Pig Dissection Teaches Anatomy


Rachel Jin, Staff Writer

Rene Gillibert’s AP Biology class dissected fetal pig carcasses as part of their human anatomy unit starting on Monday, May 18.

Gillibert said that the purpose of the dissection was to provide an interactive component to the unit. “We learned about a lot of the internal parts of humans. By dissecting a pig, we can see what those parts actually look like in a living mammal, which is very similar to those inside a person.”

Junior Ashley Lok thought the dissections were helpful. “The fetal pig dissection is a really good way of taking what we learned about the human body’s physiological processes and applying the information to understand how the body of a fetal pig performs the same processes on a smaller level,” she said. “We also learned about animal nutrition in class, so seeing a pig’s digestive tract physically really helped put that information in perspective and helped me understand how the body parts interact with one another.”

According to junior Jio Chang, the dissection process is extensive. “We’ve been doing little parts with the body, so we started with the mouth and we had to bake open the jaw,” she said. “Then we did the throat, the larynx and the vice box. Then we did the abdominal cavity, which was the liver and small intestine, and we had to take that out. Today we did the reproductive parts.”

Lok added, “We learned about the different body parts in greater detail and we learned about the process of dying the pigs’ veins and arteries once they were dead.”

“I want to be a doctor when I get older, so I feel like this project really confirmed that for me,” said Lok.

“In AP Biology we’ve done them every year,” said Gililbert. “They were done by the previous teacher as well. In fact, we used to do pigs for regular biology, until they got too expensive.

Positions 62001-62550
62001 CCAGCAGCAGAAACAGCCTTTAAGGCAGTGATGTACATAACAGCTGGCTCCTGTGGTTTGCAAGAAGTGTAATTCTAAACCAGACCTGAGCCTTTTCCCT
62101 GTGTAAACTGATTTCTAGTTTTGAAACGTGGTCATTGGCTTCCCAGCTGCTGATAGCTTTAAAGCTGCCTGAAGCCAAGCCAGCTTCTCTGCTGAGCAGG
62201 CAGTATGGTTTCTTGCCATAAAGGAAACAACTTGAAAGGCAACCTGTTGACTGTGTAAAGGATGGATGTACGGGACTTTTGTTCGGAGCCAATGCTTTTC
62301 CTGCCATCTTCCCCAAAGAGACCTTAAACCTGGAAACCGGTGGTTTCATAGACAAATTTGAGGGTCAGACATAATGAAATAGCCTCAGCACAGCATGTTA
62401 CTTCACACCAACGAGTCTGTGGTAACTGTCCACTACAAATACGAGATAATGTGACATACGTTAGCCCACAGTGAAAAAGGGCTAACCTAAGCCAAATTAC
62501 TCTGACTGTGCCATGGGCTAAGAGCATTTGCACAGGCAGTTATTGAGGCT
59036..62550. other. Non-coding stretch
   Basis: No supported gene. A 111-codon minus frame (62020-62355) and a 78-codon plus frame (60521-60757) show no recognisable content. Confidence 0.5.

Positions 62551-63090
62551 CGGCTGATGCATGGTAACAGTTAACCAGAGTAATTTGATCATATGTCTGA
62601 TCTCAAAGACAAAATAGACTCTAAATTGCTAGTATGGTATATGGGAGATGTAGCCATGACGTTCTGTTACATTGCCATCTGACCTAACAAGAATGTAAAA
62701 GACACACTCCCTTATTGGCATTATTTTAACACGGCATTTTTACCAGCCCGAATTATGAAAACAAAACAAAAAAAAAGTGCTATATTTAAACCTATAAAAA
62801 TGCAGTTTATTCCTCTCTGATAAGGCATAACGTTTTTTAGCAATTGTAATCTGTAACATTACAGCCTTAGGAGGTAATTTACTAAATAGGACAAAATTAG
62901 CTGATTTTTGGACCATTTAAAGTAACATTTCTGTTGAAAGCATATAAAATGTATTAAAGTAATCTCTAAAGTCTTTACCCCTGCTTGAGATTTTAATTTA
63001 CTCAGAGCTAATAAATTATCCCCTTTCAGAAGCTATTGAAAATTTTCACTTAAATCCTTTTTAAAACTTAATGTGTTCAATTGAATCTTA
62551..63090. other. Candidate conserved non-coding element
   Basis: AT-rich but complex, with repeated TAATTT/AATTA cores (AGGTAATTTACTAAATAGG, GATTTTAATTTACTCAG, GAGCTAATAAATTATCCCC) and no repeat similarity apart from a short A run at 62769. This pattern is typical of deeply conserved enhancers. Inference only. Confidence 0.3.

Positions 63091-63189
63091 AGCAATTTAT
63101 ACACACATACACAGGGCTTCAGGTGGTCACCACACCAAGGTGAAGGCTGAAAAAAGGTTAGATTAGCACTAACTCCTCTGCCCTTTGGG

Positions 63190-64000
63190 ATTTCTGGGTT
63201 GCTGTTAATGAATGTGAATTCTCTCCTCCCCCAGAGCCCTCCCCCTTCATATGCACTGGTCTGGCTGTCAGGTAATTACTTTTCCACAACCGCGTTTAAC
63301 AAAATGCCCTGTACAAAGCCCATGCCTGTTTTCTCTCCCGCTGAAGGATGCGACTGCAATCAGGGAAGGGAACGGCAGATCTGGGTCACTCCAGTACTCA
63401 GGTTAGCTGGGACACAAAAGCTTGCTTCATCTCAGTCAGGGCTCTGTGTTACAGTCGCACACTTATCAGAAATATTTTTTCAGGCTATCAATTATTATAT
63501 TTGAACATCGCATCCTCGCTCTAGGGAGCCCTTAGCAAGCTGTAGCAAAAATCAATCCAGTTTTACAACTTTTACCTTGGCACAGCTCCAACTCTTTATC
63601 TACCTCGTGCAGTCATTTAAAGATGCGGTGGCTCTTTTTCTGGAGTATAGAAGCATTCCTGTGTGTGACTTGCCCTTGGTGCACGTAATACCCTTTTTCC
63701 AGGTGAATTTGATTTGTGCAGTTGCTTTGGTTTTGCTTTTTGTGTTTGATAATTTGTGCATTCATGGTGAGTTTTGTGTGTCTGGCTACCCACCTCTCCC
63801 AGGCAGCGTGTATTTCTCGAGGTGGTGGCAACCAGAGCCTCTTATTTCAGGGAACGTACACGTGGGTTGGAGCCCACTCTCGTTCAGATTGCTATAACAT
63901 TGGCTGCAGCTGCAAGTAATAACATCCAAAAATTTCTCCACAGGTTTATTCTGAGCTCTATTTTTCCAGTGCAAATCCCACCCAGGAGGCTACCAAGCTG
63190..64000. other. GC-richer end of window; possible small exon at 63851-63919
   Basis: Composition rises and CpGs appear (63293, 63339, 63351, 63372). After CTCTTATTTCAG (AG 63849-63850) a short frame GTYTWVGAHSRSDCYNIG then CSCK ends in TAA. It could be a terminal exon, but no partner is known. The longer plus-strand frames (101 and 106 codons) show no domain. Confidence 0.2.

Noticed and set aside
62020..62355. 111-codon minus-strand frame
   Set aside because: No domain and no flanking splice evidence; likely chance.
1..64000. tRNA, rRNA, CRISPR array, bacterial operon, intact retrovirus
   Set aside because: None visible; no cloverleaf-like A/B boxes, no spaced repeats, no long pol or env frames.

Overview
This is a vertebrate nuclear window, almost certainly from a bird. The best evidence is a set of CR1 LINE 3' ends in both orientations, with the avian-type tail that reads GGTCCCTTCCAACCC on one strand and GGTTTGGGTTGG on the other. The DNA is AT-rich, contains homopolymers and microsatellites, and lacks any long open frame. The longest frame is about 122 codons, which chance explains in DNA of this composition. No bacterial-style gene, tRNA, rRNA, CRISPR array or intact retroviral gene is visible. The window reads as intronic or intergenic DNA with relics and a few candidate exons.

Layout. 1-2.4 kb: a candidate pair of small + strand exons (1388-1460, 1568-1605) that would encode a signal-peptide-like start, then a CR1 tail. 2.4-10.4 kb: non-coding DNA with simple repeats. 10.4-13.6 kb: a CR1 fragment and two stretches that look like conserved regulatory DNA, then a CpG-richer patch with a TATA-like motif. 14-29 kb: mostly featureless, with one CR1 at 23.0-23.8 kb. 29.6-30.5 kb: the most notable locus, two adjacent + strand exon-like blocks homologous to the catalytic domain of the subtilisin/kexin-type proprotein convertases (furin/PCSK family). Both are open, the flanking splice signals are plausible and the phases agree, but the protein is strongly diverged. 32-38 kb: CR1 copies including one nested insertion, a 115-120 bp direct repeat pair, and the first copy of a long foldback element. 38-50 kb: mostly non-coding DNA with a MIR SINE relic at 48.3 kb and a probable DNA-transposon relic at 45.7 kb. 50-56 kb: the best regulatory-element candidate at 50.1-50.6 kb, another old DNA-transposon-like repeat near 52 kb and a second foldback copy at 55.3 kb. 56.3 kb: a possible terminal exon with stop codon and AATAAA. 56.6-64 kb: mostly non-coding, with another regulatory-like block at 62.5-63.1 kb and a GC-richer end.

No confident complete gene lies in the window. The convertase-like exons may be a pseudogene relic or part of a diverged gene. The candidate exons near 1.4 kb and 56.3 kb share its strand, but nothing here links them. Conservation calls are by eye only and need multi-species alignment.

Gillibert bought the pig fetuses from a science supply company.

For Chang, the dissection was enjoyable. “It’s actually pretty fun,” she said. “I really liked dissecting the abdominal cavity. Katie Erickson, the senior, she unraveled the small intestine and it was 8 feet long. It was really cool.”

“My favorite part of the dissection was probably working with my partner and watching some of my class freak out over having to dissect the pigs,” said Lok. “I think it’s a really cool project to do especially if you’re interested in science. It was also really awesome to physically see all of an organism’s organs.

Unfortunately, not all parts of the dissection were glamorous. “It’s just the smell,” said Chang. “Everything else was fine. We can bring candles, so it doesn’t smell as bad.”

Lok agreed. “My least favorite part was hands down the formaldehyde smell,” she said. “I think anyone that steps into Mr. G’s classroom will understand why.”

Chang added that she also didn’t like “cutting through the bones. It makes noise when it cracks.”

Gillbert would have liked to have been able to dissect more animals this school year. He said, “I’d like to do an assembly of different animals. There’s 10 or 11 different main animal phyla. It would be cool if I would be able to do one of each.”

Chang thinks that the Physiology class’ “cats would be pretty cool.”

Lok said, “I would really like to dissect a frog or reptile because I’d like to see how their body parts are stationed in their bodies.” She added, “It’d also be really cool to dissect a human cadaver, just to see how we look on the inside.”